Starting classes earlier this fall could be an option to help children in Wisconsin catch-up, after a pandemic learning loss.
“Districts are now figuring we need to understand how far behind our students are, compared to what they would have been otherwise, then decide what to do about it,” said Dr. Curtis Jones, who studies and evaluates Wisconsin’s education system.
Dr. Jones says there’s no real data yet for our state when it comes to knowing specific achievement gaps created by the pandemic.
“We know it hasn’t been good, but we don’t know how bad it’s been,” he said.
Dr. Jones points to a national study done by the Northwest Evaluation Association, a non-profit that tries to help school districts improve learning.
“They estimated that students are developing their reading skills two-thirds as fast as if they would have been in person,” he said. “It’s been even more impactful in math, where students are developing skills about half as fast as they would otherwise. That's the best guess of roughly where we are in Wisconsin, but also realizing that students and families who are more marginalized to begin with typically bear the brunt of the negative impact. Meaning low-income students, children of color, underserved populations.”
One possible solution being thrown in the mix affects when kids return to school after summer break.
“A possibility might be making sure next year that we start early,” Gov. Tony Evers said at a luncheon Tuesday. “We have to do whatever we can to help kids, and make-up for the pandemic, which was no one’s fault.”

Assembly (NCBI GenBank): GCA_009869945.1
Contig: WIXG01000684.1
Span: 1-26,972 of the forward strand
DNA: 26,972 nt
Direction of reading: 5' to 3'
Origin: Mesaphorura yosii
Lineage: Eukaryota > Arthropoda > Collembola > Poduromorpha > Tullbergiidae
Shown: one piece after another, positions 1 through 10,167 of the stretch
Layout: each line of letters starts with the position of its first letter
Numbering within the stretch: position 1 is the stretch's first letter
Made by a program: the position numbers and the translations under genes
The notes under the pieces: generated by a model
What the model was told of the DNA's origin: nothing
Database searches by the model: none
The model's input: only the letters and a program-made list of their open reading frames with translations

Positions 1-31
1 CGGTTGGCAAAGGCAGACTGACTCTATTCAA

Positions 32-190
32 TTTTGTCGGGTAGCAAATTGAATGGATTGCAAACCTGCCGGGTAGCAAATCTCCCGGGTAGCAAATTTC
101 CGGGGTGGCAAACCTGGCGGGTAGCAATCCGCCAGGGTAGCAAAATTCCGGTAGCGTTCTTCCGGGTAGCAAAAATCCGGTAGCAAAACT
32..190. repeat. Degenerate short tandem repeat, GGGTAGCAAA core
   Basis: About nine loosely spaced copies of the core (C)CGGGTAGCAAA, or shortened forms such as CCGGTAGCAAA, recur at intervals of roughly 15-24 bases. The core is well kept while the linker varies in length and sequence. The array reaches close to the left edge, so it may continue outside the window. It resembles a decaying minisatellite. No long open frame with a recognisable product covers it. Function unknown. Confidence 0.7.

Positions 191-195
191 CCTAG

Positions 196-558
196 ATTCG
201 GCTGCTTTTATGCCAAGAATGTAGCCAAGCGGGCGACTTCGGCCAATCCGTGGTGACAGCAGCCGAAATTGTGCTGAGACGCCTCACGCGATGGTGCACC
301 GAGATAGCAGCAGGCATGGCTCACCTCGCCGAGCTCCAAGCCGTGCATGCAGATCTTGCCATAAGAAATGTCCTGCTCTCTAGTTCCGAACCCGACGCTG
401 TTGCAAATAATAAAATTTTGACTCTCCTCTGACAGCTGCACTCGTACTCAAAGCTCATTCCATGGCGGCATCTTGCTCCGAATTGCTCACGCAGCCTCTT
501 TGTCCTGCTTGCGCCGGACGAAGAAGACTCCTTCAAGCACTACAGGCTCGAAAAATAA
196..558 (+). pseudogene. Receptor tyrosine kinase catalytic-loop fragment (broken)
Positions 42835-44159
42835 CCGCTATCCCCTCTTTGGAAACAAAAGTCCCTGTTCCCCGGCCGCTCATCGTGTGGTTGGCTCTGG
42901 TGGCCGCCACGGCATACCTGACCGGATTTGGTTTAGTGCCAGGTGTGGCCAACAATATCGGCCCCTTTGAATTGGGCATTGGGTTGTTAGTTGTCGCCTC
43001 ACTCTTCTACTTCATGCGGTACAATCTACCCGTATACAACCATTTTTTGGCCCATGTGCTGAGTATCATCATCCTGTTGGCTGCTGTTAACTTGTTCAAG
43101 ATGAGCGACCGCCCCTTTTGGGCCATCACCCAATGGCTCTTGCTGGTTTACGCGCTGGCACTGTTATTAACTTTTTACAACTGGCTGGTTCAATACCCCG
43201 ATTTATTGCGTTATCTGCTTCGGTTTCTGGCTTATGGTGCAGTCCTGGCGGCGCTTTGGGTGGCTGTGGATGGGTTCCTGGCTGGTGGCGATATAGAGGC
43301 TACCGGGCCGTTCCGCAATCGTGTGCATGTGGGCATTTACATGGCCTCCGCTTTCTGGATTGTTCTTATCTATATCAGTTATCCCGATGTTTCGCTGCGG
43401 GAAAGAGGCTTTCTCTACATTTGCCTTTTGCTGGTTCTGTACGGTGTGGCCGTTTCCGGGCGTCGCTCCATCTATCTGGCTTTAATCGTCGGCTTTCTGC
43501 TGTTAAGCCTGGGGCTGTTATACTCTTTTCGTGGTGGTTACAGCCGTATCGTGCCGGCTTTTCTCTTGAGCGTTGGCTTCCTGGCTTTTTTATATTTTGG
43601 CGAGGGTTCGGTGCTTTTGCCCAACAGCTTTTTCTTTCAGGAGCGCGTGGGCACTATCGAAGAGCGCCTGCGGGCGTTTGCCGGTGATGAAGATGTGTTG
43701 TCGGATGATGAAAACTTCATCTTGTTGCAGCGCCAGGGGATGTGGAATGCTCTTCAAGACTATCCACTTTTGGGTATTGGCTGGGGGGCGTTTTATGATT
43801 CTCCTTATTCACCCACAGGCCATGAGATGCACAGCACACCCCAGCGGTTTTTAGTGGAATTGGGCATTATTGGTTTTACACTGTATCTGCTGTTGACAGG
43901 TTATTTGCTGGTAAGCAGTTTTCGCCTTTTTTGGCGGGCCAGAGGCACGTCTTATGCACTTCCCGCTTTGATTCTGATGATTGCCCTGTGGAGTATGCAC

Wisconsin’s Department of Public Instruction has long established Sept. 1 as the first day of the school year for state public schools. Evers says they could change that temporarily. But it would be up to each school district to decide whether to bring students back to class earlier than Sept. 1.
“I think giving more districts local control, and allowing them to make the decisions best for their students, is really promising,” said Paru Shah, Shorewood School Board President.
Shorewood is considering making changes to next year’s school calendar.
“We have a medical advisory group that has spoken to us a little about their recommendations for starting early, so we can use the outdoor space more, take advantage of the fact that it's warmer in August,” Shah said.
Better weather means the ability to keep school windows open for more ventilation. But starting the school year early could impact summer plans and scheduling for a lot of families.
We expect to hear what some districts, like Shorewood, within a few weeks.
We also asked Wisconsin’s Department of Health Services about this during their COVID-19 update on Thursday.
Deputy Secretary Julie Willems Van Dijk says DHS is really focusing on vaccinations so that Wisconsin is in a better place come fall. By the end of this month, she says every teacher in Wisconsin will have at least received one dose of the COVID-19 vaccine.
By mid-to-late April, the deputy secretary says every teacher will have received both doses. She also pointed to how all of the vaccine companies are working on studying vaccines for school-aged children and young adults.